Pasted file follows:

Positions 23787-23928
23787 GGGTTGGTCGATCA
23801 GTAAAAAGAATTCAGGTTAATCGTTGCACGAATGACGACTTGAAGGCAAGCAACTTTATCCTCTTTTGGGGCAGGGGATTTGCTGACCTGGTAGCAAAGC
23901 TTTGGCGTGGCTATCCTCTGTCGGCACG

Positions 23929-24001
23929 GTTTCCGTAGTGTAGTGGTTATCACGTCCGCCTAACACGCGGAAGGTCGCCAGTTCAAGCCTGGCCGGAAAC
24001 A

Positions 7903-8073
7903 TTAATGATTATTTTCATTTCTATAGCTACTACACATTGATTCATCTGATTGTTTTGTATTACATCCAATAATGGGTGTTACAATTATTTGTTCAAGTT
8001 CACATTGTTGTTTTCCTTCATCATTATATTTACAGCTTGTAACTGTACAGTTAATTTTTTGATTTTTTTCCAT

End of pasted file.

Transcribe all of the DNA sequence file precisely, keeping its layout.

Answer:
Positions 23787-23928
23787 GGGTTGGTCGATCA
23801 GTAAAAAGAATTCAGGTTAATCGTTGCACGAATGACGACTTGAAGGCAAGCAACTTTATCCTCTTTTGGGGCAGGGGATTTGCTGACCTGGTAGCAAAGC
23901 TTTGGCGTGGCTATCCTCTGTCGGCACG

Positions 23929-24001
23929 GTTTCCGTAGTGTAGTGGTTATCACGTCCGCCTAACACGCGGAAGGTCGCCAGTTCAAGCCTGGCCGGAAAC
24001 A

Positions 7903-8073
7903 TTAATGATTATTTTCATTTCTATAGCTACTACACATTGATTCATCTGATTGTTTTGTATTACATCCAATAATGGGTGTTACAATTATTTGTTCAAGTT
8001 CACATTGTTGTTTTCCTTCATCATTATATTTACAGCTTGTAACTGTACAGTTAATTTTTTGATTTTTTTCCAT